For some people with oral cavity or oropharyngeal cancer, treatment may remove or destroy the cancer. Completing treatment can be both stressful and exciting. You may be relieved to finish treatment, but find it hard not to worry about cancer growing or coming back. (When cancer comes back after treatment, it is called recurrence.) This is a very common concern in people who have had cancer.
It may take a while before your fears lessen. But it may help to know that many cancer survivors have learned to live with this uncertainty and are leading full lives. Our document Living With Uncertainty: The Fear of Cancer Recurrence gives more detailed information on this.
For other people, the cancer may never go away completely. These people may get regular treatments with chemotherapy, radiation therapy, or other therapies to help keep the cancer in check for as long as possible. Learning to live with cancer as more of a chronic disease can be difficult and very stressful. It has its own type of uncertainty. Our document When Cancer Doesn’t Go Away talks more about this.
After you have completed treatment, your doctors will still want to watch you closely. It is very important to go to all of your follow-up appointments. During these visits, your doctors will ask questions about any problems you are having and will examine you. Your doctor may also order lab tests or imaging tests (such as MRI or CT scans) to look for signs of cancer return. Your health care team will discuss which tests should be done and how often based on the type and initial stage of your cancer, the type of treatment you received, and the response to that treatment.
Patients with cancer of the oral cavity or oropharynx may develop recurrences or new cancers in the head and neck area or lungs. Therefore, they must be followed closely after treatment. Recurrences happen most often in the first 2 years after treatment, so patients are usually examined about every few months during the first 2 years and then less often after that.
For someone who was treated with radiation to the neck, blood tests to look at thyroid function may be needed as well.
With improvements in surgery and radiation therapy, the ability to control a patient’s main cancer has greatly improved. However, development of second cancers in the head and neck or lungs remains an important risk.
Many studies have found that the patient’s quality of life tends to get worse in the first few months after treatment. After that, however, if the patient has given up smoking and drinking alcohol, things tend to get better. Within a year, many patients are feeling reasonably well and happy.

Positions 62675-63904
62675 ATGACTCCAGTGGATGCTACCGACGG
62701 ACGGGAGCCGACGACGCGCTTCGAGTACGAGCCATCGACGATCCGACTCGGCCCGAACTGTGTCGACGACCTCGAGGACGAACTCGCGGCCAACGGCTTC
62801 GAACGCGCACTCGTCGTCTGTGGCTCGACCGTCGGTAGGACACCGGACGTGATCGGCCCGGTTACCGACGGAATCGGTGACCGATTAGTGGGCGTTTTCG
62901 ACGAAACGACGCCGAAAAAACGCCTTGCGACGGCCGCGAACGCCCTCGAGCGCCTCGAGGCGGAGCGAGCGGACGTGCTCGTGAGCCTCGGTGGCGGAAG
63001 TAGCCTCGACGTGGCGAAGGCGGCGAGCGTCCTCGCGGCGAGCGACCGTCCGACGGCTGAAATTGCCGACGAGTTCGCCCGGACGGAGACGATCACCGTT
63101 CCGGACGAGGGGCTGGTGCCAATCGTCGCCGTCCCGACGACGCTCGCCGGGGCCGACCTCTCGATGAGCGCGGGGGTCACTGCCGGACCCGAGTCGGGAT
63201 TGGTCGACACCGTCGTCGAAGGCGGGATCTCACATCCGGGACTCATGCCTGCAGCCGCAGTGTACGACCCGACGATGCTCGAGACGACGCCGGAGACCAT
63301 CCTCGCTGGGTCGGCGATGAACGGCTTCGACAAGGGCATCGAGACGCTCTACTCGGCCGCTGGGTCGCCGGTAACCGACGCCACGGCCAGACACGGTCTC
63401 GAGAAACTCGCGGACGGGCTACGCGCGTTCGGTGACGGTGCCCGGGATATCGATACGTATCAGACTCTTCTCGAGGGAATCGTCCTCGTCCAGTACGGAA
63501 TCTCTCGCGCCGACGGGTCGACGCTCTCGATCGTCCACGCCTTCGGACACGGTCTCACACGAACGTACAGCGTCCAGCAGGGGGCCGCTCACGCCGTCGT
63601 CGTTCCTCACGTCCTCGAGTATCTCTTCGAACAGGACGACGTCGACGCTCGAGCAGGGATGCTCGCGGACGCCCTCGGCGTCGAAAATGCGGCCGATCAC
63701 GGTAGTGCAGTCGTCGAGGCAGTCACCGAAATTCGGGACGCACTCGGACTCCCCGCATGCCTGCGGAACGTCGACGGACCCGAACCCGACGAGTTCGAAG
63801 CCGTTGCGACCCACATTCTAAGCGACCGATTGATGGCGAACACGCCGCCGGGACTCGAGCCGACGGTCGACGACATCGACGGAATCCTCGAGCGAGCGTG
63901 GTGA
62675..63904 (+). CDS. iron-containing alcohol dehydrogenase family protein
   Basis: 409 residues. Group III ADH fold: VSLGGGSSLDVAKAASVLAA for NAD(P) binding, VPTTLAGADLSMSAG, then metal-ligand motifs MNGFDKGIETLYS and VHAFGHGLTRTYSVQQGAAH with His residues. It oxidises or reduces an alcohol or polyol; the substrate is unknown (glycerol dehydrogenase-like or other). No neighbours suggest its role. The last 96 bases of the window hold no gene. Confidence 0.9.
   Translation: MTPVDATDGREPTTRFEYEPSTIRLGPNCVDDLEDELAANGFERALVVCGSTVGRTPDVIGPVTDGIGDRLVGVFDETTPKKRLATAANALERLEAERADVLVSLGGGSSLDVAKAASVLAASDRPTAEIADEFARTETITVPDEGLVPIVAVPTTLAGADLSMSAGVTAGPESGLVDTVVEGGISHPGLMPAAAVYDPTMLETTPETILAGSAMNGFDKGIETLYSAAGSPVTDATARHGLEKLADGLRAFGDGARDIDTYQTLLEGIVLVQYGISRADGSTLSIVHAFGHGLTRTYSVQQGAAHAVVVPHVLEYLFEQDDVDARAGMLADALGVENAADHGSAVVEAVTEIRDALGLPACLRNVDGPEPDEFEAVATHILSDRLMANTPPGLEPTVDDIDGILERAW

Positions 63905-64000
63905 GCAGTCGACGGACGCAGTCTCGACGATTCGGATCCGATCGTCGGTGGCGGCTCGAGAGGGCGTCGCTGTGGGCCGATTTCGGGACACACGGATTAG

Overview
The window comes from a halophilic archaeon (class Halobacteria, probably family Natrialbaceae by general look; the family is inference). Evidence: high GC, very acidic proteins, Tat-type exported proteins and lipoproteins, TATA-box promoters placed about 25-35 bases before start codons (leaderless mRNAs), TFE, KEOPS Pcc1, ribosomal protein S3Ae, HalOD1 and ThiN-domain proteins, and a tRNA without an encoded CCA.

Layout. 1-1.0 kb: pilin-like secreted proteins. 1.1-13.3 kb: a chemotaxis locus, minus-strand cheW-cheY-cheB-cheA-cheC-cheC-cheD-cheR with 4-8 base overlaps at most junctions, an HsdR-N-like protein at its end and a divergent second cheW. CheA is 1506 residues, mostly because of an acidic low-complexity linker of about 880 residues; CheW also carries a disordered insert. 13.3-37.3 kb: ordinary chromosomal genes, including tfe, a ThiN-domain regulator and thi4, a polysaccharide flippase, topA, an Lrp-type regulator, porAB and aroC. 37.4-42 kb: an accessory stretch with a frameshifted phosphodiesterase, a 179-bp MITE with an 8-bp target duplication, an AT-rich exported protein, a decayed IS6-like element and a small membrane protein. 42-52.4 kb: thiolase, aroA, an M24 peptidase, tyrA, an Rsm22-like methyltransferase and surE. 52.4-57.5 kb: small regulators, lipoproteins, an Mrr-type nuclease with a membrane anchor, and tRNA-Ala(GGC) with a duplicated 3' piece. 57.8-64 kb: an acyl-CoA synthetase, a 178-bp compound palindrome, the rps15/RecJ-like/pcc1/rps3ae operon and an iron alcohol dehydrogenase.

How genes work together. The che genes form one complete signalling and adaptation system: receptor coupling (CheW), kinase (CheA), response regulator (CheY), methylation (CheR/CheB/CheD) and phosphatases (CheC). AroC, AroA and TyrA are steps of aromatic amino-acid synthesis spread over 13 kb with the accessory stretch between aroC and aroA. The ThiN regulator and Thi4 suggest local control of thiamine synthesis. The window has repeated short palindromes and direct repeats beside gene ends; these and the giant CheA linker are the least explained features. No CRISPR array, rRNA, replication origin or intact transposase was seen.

Almost any cancer treatment can have side effects. Some may last for a few weeks to several months, but others can last the rest of your life. Don’t hesitate to tell your cancer care team about any symptoms or side effects that bother you so they can help you manage them.
It is very important to report any new symptoms to the doctor right away, because they may prompt your doctor to do tests that could help find recurrent cancer as early as possible, when the likelihood of successful treatment is greatest.
It’s important to keep health insurance. Tests and doctor visits cost a lot, and even though no one wants to think of their cancer coming back, this could happen.
If cancer does recur, treatment will depend on the location of the cancer and what treatments you’ve had before. For more information on how recurrent cancer is treated, see the section “Treatment options for oral cavity and oropharyngeal cancer by stage.” For more general information on dealing with a recurrence, you may also want to see the document When Cancer Comes Back: Cancer Recurrence.
Problems with eating and nutrition
Cancers of the mouth and throat and their treatments can sometimes cause problems such as trouble swallowing, loss or change in taste, dry mouth, or even loss of teeth. This can make it hard to eat, which can lead to weight loss and weakness due to poor nutrition.
Some people may need to adjust what they eat during and after treatment. Some may even need a feeding tube placed into the stomach, at least for a short time during and after treatment. You may want to consult with a nutritionist to help find ways to meet your individual nutritional needs. If a dry mouth is making it hard to eat, your doctor may recommend a saliva substitute. This can help you maintain your weight and nutritional intake.
Speech and swallowing therapy
Oral cavity or oropharyngeal cancers and their treatments may affect a person’s speech and ability to swallow. A speech therapist may help with these. These experts are knowledgeable about speech and swallowing problems.
Seeing a new doctor
At some point after your cancer diagnosis and treatment, you may find yourself seeing a new doctor who does not know anything about your medical history. It is important that you be able to give your new doctor the details of your diagnosis and treatment. Gathering these details soon after treatment may be easier than trying to get them at some point in the future. Make sure you have this information handy:
- A copy of your pathology report(s) from any biopsies or surgeries
- If you had surgery, a copy of your operative report
- If you stayed in the hospital, a copy of the discharge summary that doctors prepare when patients are sent home
- Copies of imaging tests (CT or MRI scans, etc.), which can usually be stored on a CD or DVD.
- If you were treated with radiation, a copy of the treatment
- If you had chemotherapy (or targeted therapy), a list of the drugs, drug doses, and when you took them
The doctor may want copies of this information for his records, but always keep copies for yourself.
Last Revised: 01/27/2016